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Happy Apple: Body Popping * Moon Walking * Top Rocking
Happy Apple: Body Popping * Moon Walking * Top Rocking
turnover time:2024-06-25 04:38:14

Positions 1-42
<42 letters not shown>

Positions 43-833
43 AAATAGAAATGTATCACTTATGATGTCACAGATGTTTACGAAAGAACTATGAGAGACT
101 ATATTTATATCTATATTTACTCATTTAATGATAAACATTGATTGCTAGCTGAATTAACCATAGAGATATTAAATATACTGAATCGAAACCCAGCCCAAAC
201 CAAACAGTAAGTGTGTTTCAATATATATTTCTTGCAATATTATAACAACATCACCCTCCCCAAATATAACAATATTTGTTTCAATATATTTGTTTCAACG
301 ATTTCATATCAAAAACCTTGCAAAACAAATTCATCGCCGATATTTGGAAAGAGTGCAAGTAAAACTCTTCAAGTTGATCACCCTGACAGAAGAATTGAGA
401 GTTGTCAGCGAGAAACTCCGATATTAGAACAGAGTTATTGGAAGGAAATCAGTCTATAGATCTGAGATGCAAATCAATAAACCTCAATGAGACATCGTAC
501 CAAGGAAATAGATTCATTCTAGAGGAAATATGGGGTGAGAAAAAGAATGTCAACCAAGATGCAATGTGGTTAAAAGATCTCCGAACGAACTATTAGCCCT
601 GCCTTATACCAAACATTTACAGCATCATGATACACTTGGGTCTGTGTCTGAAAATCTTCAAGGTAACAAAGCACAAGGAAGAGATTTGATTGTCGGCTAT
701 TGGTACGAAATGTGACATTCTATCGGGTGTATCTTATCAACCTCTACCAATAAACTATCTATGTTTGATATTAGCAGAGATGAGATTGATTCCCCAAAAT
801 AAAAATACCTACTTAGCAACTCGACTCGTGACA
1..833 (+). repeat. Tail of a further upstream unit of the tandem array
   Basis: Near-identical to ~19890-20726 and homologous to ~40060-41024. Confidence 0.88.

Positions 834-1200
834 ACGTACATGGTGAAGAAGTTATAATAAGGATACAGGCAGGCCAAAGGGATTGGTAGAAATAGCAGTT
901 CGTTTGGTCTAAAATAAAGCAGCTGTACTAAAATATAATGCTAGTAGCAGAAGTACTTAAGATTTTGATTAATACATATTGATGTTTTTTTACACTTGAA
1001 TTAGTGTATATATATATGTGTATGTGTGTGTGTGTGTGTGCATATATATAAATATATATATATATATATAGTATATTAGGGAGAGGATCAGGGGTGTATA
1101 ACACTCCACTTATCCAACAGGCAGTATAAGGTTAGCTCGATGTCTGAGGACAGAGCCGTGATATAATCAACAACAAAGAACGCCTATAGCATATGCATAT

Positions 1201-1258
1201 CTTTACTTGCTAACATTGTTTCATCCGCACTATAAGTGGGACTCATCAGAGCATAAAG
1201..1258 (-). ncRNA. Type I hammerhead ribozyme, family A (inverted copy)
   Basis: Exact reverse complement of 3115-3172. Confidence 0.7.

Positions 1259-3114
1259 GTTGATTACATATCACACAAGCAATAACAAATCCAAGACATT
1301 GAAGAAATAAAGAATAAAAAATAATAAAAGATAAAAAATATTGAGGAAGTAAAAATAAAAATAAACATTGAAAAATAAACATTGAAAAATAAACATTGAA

Despite its obvious connotations, very little free jazz actually operates free from structure. Instead, the individual players generally work around various themes, playing off each other as much as the composition at hand. Minneapolis' Happy Apple, named after a popular children's toy, has become increasingly adept at bucking conventions without abandoning the benefits of musicality. As with the best jazz outfits, the trio continues to grow creatively as its members become ever more comfortable with one another. Album number three, titled with a hint of old-school hip-hop chic, is Body Popping * Moon Walking * Top Rocking, and it's Happy Apple's best. Throughout the record, saxophonist Michael Lewis, drummer David King, and bassist Erik Fratzke establish an appropriately telepathic rapport: King's "The Barstow Sizzler" contains some sudden shifts from free independence to swinging drum-and-bass allusions, while Lewis' "Marvin Says" occupies the vague ground between atonality and chordal unison. King's muted drumming gives the ballad "Where Does A Stranger Go On Christmas Eve" its sense of longing, but easily adds an element of exotic excitement to "Wishing Book." Considering Happy Apple's roots, the progress is heartening, as the band flirts with Ornette Coleman's theory of funky harmolodics and the more modal work of Miles Davis. At this rate, it can hardly remain a secret for long.

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